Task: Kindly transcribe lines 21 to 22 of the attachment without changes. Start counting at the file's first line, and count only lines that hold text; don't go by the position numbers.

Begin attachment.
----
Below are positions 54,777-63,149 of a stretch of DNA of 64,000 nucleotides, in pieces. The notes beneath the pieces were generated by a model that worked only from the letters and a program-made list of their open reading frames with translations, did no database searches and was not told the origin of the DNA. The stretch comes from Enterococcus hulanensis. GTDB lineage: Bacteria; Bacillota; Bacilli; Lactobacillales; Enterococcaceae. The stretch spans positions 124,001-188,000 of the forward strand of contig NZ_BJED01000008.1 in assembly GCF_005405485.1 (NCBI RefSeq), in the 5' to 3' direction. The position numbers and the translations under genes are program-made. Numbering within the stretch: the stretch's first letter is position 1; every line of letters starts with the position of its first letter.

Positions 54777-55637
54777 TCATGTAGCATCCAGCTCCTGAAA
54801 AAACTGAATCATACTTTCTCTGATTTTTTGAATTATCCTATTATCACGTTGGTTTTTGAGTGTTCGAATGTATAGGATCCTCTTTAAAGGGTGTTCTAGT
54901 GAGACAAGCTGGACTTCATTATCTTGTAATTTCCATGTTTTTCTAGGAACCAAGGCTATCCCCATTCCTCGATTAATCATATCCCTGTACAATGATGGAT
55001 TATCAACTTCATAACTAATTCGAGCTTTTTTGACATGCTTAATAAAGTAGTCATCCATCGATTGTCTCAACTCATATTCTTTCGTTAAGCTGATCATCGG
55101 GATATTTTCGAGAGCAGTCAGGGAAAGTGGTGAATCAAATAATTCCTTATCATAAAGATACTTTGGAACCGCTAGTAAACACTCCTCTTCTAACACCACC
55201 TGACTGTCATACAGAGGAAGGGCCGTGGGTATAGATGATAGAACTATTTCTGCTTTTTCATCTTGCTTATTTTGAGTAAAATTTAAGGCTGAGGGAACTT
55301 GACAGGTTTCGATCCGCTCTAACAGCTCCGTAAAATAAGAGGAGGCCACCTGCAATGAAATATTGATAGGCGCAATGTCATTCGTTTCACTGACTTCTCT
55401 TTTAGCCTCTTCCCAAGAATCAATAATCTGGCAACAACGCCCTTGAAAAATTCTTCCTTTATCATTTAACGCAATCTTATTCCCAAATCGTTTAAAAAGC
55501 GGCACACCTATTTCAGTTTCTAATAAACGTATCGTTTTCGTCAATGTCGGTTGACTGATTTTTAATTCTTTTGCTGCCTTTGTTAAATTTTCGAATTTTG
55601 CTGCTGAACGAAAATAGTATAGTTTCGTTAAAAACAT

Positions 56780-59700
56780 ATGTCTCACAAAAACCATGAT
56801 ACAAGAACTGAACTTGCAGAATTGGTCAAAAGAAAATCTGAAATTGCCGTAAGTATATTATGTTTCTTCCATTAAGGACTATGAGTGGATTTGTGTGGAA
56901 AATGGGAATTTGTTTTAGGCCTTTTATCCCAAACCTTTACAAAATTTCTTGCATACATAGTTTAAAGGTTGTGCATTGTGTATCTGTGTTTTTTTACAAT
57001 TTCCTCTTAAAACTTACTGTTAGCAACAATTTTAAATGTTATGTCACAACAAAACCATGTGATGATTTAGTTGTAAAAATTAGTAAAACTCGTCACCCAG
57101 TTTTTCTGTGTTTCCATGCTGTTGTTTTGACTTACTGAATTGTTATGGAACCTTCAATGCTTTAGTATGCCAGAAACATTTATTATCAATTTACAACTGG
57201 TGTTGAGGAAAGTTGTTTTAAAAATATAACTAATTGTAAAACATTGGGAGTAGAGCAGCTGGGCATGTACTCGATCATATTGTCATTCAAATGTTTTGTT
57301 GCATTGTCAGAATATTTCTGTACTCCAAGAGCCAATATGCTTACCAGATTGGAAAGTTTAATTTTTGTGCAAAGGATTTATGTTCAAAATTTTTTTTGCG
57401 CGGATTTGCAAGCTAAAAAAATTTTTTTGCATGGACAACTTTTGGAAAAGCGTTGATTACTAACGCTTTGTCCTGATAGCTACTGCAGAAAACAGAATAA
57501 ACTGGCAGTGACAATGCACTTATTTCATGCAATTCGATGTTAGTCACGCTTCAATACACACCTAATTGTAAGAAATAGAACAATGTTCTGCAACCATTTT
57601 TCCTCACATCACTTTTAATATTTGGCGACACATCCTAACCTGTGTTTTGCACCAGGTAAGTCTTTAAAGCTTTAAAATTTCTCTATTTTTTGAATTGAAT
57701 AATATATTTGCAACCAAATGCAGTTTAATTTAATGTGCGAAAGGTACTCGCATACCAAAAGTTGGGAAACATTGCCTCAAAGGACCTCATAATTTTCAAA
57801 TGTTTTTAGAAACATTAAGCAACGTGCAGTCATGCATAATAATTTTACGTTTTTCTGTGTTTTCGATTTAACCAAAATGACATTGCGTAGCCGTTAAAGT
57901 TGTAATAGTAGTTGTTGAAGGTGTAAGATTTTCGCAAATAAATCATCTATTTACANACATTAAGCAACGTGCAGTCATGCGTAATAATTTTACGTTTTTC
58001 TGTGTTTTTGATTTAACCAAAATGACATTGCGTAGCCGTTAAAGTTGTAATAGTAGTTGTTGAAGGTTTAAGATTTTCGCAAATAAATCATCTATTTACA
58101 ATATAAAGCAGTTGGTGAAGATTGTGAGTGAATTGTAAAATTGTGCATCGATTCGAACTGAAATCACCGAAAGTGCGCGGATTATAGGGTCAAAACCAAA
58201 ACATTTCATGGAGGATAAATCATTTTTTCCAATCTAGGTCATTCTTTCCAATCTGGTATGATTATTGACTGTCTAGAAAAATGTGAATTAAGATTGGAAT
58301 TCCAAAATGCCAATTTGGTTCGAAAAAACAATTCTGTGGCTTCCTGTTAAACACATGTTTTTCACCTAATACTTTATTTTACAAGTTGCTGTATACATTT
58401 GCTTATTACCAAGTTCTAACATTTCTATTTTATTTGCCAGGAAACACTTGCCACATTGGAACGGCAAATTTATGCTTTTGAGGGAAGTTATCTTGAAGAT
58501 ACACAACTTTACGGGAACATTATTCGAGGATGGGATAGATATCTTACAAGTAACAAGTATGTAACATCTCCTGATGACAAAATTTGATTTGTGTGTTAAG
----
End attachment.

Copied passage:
57401 CGGATTTGCAAGCTAAAAAAATTTTTTTGCATGGACAACTTTTGGAAAAGCGTTGATTACTAACGCTTTGTCCTGATAGCTACTGCAGAAAACAGAATAA
57501 ACTGGCAGTGACAATGCACTTATTTCATGCAATTCGATGTTAGTCACGCTTCAATACACACCTAATTGTAAGAAATAGAACAATGTTCTGCAACCATTTT